The Equal Employment Opportunity Commission (EEOC) is pursuing a North American trucking company in what could be a groundbreaking case on the use of service dogs and other emotional support animals on the job by persons with emotional disabilities.
CRST Expedited Inc. is part of CRST International, one of the nation’s largest transportation companies providing services to customers all over North America. CRST has more than 4,500 trucks and a large roster of drivers. One of those potential drivers was Leon Laferriere, a military veteran.
According to an EEOC press release announcing a disability discrimination lawsuit against CRST, Laferriere applied for a truck driver position with CRST and signed up for a driver’s certification course. After being admitted to the truck driver training program, Laferriere disclosed his disabilities and the use of a trained service dog to help control anxiety caused by post-traumatic stress disorder (PTSD). Laferriere successfully completed the training program, but was not allowed to proceed through the hiring process because of CRST’s “no pet” policy.
The lawsuit charges that CRST has discriminated against Laferriere because of his disability and that this violates the Americans with Disabilities Act (ADA), as amended by the Americans with Disabilities Act Amendments Act (ADAAA). The IRS has asked the court to order CRST to hire Laferriere and to pay him appropriate back pay and front pay, as well as compensatory and punitive damages. The lawsuit also seeks a permanent injunction enjoining CRST from failing to provide a reasonable accommodation for disability, failing to hire an applicant due to a disability, retaliating against an applicant for seeking a reasonable accommodation, and interfering with an applicant’s rights under the ADAAA.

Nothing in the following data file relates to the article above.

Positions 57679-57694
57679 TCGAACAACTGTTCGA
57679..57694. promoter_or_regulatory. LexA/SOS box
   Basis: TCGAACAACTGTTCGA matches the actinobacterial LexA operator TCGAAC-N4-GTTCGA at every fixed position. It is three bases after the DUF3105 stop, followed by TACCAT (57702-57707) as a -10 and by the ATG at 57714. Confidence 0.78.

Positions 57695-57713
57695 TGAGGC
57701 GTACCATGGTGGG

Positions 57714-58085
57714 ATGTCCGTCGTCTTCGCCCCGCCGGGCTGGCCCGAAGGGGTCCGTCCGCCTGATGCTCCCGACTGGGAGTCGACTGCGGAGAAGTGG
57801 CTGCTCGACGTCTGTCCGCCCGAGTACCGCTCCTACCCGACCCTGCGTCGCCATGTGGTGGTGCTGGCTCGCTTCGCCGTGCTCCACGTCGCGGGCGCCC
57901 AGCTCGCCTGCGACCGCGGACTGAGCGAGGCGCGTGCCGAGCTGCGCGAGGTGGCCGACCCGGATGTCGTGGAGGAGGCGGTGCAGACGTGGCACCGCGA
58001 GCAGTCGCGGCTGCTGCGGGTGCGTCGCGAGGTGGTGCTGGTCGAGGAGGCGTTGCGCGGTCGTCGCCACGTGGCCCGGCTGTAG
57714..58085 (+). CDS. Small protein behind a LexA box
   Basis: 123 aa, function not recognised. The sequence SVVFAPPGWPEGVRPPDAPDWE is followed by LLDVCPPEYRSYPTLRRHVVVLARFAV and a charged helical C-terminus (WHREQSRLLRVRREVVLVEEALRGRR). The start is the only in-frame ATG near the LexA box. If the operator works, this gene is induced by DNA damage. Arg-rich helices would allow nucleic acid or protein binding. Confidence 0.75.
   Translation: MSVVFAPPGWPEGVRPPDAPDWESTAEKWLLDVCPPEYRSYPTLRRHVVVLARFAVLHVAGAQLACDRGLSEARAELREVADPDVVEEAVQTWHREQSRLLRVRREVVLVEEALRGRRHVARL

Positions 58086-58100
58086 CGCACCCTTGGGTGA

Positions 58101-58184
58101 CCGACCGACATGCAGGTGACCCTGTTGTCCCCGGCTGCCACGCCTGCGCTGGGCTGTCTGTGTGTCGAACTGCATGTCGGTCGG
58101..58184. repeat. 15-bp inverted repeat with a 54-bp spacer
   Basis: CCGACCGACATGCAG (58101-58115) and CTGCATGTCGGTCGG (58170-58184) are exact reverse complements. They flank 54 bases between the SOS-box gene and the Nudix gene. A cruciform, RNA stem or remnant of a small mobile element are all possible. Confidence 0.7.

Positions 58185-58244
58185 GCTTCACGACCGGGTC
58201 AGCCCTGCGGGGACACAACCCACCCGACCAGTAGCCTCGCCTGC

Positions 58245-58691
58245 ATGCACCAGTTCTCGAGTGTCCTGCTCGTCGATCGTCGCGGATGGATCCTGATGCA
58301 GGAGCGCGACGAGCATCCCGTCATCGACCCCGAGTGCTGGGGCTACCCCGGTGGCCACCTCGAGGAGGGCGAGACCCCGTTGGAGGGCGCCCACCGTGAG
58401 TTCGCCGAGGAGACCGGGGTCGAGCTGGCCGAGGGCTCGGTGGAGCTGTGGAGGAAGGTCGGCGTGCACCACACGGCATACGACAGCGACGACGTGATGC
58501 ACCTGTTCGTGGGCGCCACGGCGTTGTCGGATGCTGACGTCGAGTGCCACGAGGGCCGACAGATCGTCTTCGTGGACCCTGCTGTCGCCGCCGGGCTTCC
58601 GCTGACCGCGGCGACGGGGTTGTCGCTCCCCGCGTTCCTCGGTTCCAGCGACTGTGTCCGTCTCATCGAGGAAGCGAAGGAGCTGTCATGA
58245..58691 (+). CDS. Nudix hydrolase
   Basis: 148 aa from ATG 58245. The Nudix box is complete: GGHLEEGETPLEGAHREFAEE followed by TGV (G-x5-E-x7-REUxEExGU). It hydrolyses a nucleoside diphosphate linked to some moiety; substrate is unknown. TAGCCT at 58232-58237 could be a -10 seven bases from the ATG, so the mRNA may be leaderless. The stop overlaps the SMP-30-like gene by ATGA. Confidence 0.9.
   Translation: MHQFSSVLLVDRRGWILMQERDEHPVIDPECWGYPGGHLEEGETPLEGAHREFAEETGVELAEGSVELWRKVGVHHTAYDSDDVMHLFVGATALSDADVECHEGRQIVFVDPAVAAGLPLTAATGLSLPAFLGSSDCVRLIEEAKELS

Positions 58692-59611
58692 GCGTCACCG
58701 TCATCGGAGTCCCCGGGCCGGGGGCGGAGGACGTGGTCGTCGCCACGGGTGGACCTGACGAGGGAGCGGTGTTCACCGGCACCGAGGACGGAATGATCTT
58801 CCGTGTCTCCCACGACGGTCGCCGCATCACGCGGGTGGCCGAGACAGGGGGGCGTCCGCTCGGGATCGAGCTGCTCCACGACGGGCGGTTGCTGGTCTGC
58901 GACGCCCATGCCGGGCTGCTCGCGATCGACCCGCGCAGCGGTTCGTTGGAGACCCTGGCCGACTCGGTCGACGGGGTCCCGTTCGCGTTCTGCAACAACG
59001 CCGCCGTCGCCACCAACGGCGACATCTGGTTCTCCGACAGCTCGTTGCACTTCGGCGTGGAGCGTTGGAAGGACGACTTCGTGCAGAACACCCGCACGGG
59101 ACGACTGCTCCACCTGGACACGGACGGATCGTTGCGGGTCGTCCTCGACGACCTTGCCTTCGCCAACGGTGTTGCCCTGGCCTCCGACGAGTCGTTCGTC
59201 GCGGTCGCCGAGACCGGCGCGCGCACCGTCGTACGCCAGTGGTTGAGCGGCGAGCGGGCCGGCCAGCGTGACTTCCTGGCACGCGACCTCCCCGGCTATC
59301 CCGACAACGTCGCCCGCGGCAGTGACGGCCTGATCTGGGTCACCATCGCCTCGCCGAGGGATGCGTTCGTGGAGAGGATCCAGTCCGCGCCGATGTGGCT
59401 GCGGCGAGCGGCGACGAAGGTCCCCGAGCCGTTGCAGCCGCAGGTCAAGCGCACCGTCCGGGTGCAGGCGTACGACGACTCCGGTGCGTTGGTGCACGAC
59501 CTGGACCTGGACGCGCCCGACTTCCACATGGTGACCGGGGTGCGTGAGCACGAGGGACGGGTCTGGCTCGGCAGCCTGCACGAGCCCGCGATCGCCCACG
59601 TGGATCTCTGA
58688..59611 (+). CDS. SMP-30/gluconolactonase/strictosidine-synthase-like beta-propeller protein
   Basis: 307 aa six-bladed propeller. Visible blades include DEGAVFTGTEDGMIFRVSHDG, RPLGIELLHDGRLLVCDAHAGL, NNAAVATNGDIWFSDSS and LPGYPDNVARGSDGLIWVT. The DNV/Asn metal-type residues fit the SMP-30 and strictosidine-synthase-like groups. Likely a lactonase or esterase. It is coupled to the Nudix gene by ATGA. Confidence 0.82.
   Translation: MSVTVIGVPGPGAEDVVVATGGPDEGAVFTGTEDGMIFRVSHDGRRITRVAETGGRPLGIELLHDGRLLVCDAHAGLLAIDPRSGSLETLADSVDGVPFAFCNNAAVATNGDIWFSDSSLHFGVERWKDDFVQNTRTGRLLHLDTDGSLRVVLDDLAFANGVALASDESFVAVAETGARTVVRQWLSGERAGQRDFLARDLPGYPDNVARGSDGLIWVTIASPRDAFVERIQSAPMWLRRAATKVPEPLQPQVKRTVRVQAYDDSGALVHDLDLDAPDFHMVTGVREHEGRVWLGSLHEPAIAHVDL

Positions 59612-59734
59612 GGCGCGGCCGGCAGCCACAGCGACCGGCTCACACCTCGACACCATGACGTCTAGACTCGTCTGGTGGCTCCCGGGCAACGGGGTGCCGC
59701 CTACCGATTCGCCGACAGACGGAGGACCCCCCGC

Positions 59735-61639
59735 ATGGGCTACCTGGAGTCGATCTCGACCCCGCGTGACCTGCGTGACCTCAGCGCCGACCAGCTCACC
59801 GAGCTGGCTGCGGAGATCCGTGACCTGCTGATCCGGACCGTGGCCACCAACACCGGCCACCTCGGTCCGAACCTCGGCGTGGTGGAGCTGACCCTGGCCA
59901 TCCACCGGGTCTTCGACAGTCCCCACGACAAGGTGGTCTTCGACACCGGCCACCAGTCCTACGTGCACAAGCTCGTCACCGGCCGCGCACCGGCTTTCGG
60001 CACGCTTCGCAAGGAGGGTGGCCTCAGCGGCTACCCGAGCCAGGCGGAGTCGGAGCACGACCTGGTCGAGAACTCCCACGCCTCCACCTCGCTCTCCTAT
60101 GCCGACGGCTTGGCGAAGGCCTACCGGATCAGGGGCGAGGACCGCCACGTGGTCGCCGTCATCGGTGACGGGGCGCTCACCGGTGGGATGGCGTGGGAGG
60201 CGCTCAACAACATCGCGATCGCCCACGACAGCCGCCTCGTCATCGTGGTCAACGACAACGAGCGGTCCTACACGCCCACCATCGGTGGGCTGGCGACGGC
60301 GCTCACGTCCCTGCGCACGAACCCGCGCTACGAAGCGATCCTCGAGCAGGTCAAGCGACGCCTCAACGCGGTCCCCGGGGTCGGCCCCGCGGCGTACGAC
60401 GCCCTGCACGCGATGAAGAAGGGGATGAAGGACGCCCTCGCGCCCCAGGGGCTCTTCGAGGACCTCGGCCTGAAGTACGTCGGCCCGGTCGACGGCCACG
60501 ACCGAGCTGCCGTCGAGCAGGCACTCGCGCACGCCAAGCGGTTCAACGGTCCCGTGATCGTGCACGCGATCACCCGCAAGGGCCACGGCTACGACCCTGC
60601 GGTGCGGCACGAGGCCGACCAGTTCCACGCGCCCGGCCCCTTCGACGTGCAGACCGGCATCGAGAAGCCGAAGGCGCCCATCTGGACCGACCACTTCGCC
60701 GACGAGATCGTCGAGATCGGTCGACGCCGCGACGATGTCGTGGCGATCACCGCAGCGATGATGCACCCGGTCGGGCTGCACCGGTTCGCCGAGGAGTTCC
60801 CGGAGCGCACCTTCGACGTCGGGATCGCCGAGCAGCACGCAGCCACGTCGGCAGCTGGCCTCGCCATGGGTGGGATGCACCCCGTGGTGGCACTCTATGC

Title III of the ADA prohibits discrimination on the basis of disability in the activities of places of public accommodations (businesses that are generally open to the public and that fall into one of 12 categories listed in the ADA, such as restaurants, movie theaters, schools, day care facilities, recreation facilities, and doctor’s offices).
CRST alleges that it only learned late in the hiring process of Laferriere’s desire to have his service dog travel with him, and that the company does have a policy allowing dogs to travel on its trucks under certain circumstances. The EEOC claims that policy was created around the time CRST denied Laferriere’s request. CRST denied Laferriere a chance to qualify for use of his dog under the company policy, according to the IRS.
The agency is seeking backpay with interest for Laferriere, as well as other remedies, including damages for emotional pain and suffering and humiliation. The IRS also is asking for an injunction prohibiting CRST from, “discriminating against qualified individuals with disabilities who use a service animal or emotional support animal.”
A trial date has been set for November this year.
The outcome of this case could be significant. There are ramifications as to how employers must address service animals in the context of the ADA.